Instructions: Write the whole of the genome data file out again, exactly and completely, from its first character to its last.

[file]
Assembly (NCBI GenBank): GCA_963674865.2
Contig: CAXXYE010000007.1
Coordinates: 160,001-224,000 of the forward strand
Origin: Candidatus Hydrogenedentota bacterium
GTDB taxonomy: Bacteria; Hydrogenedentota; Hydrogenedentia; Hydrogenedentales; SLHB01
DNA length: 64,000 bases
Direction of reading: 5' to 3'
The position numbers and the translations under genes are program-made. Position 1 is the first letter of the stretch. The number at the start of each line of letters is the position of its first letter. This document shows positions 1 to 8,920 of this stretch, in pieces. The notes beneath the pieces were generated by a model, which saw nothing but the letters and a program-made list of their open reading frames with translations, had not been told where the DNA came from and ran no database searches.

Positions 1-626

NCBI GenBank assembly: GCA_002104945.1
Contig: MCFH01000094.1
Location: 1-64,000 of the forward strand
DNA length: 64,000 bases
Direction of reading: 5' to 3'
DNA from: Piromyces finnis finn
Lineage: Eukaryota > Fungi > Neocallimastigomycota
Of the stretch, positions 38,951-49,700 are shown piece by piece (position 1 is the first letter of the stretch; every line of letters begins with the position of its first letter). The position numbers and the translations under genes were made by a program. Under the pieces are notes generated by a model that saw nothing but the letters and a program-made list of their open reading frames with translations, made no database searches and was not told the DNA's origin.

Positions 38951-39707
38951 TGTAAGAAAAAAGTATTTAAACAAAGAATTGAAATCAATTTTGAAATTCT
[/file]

Assembly (NCBI GenBank): GCA_963674865.2
Contig: CAXXYE010000007.1
Coordinates: 160,001-224,000 of the forward strand
Origin: Candidatus Hydrogenedentota bacterium
GTDB taxonomy: Bacteria; Hydrogenedentota; Hydrogenedentia; Hydrogenedentales; SLHB01
DNA length: 64,000 bases
Direction of reading: 5' to 3'
The position numbers and the translations under genes are program-made. Position 1 is the first letter of the stretch. The number at the start of each line of letters is the position of its first letter. This document shows positions 1 to 8,920 of this stretch, in pieces. The notes beneath the pieces were generated by a model, which saw nothing but the letters and a program-made list of their open reading frames with translations, had not been told where the DNA came from and ran no database searches.

Positions 1-626

NCBI GenBank assembly: GCA_002104945.1
Contig: MCFH01000094.1
Location: 1-64,000 of the forward strand
DNA length: 64,000 bases
Direction of reading: 5' to 3'
DNA from: Piromyces finnis finn
Lineage: Eukaryota > Fungi > Neocallimastigomycota
Of the stretch, positions 38,951-49,700 are shown piece by piece (position 1 is the first letter of the stretch; every line of letters begins with the position of its first letter). The position numbers and the translations under genes were made by a program. Under the pieces are notes generated by a model that saw nothing but the letters and a program-made list of their open reading frames with translations, made no database searches and was not told the DNA's origin.

Positions 38951-39707
38951 TGTAAGAAAAAAGTATTTAAACAAAGAATTGAAATCAATTTTGAAATTCT